How to Unclog a Grease Trap
Keeping the grease out of your sewer line is imperative to avoid sewer line clogs and backups through a grease interceptor or other grease trap. Grease is not something your septic systems, sewer systems, or septic tanks are designed to handle; they are designed for wastewater, and the baffles and interior of the tank cannot handle grease, which can result in costly repairs if you have grease buildup occur in your septic tank.
As grease flows, it may build up, resulting in a clogged grease trap from a line blockage. Even after a commercial grease trap disposal service has conducted a thorough cleaning, there may still be problems or backups. Fats, Oils, and grease (also known as FOG) accumulate quickly, especially in high-volume commercial kitchens that may need grease trap cleaning services performed more often to avoid clogs or backups. The only way to avoid eventual grease trap repair is to do regular maintenance.
If the drain lines are clogged, they will start to back up. The material can come back through the floor drain and overflow (these can sometimes look like manhole covers in commercial kitchens) In colder climates, grease is more solid, so lines may clog more quickly.
Signs a Grease Trap Clog is Forming
Slow drainage: As a grease cap forms, water will drain more slowly; if the trap has reached its capacity, it won’t return to normal unless thoroughly cleaned via plumbing services for a pump out. No matter the type of grease trap, slow drainage and standing water is not the desired outcome.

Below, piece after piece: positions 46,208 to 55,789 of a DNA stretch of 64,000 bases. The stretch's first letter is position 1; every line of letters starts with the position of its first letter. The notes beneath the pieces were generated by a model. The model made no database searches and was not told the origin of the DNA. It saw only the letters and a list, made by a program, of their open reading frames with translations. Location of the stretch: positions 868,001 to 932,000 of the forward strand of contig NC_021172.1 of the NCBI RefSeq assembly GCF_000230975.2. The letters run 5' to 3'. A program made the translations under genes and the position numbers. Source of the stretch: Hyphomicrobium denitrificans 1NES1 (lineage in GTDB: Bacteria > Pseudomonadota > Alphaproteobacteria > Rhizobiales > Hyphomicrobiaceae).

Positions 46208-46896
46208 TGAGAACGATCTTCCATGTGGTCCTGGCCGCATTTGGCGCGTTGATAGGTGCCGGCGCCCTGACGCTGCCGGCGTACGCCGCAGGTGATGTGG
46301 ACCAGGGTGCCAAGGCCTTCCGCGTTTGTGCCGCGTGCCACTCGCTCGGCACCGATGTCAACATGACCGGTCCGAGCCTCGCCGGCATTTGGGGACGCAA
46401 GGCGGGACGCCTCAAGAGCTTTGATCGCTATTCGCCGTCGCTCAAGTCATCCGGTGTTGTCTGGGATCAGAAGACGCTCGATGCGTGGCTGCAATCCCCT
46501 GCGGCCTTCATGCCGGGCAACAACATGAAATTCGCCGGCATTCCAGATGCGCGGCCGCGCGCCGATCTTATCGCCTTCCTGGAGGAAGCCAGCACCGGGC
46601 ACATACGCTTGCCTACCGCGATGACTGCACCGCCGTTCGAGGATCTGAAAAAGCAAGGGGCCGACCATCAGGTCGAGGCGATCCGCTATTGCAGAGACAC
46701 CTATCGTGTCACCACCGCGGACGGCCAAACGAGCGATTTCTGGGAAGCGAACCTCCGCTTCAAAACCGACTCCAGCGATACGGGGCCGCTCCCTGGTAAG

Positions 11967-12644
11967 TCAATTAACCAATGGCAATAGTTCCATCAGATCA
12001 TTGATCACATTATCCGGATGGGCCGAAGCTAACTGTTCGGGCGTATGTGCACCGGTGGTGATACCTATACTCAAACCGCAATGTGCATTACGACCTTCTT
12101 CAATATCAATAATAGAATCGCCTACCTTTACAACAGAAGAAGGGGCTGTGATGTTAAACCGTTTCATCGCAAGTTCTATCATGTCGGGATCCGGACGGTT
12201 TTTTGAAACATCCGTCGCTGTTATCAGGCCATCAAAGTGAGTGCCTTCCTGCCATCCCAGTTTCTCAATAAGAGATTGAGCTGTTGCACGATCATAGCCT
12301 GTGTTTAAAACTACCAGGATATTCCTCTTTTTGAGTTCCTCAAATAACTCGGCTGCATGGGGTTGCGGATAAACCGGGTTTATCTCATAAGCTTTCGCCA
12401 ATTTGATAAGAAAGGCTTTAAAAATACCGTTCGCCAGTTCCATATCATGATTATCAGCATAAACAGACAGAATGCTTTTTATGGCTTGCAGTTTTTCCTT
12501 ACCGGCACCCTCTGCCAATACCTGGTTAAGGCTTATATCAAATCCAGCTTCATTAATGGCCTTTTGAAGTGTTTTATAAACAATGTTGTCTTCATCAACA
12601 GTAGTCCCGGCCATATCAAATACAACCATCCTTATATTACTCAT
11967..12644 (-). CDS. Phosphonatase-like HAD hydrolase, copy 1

Odors: Grease, fatty oils, sludge, and solid food waste that sits around doesn’t smell too good; a foul odor often means grease traps need cleaning, auguring or repair.
Grease levels are 25% or higher: If your grease content exceeds 25%, it is time to clean your grease trap. If the grease is greater than 25%, the EPA standards require that it be pumped out in most instances.
Grease appearing in unexplained places in a kitchen: if you’re finding grease in places that you cannot explain how it got there, you may need to schedule a grease trap cleaning. After the cleaning, if you still find grease, you may need a plumber to inspect your lines for blockages or issues.
It’s been a long time (more than 90 days): Every situation is different, but the majority of restaurant owners and other professionals with grease traps will have them cleaned out every 3 months. This helps avoid clogged drains, foul odors, and costly repairs down the road.
Tips For Unclogging a Grease Trap
If your grease trap is experiencing a blockage or backup, there are some things you can do to remove the clog and get the cooking oil, fats, and grease out of the grease trap.
Manually: Depending on the type of grease trap, you will start by removing the lid (be careful with the gaskets here), removing as much water as possible, and once the water is out of the way, you can scoop grease out.
Baking soda/vinegar/boiling water: If your kitchen sink is clogged with grease, you can try to pour 1 cup of baking soda in and ½ to 1 cup of white vinegar and use hot water to flush that down the kitchen drain.
Drain cleaner: there are commercially available drain cleaning products for grease removal designed
How to Prevent a Grease Trap Clog
You can prevent clogged lines by:
- Controlling how much grease, fat, or oil goes down the drain.
- Keeping solid food and other objects out.
- Acting on early signs of trouble quickly.
- Grease trap maintenance: regularly cleaning the restaurant grease trap by a commercial company can prevent the need for later hydro-jetting or drain cleaning.
Call A-1 Sewer & Septic to Unclog Your Grease Trap!
Last, call a professional for grease trap cleaning or grease trap repair in. A-1 Sewer & Septic Service is available for same-day visits and emergencies—call us at 913-354-2942 24/7 for the best plumber and drain cleaning services in the KC metro.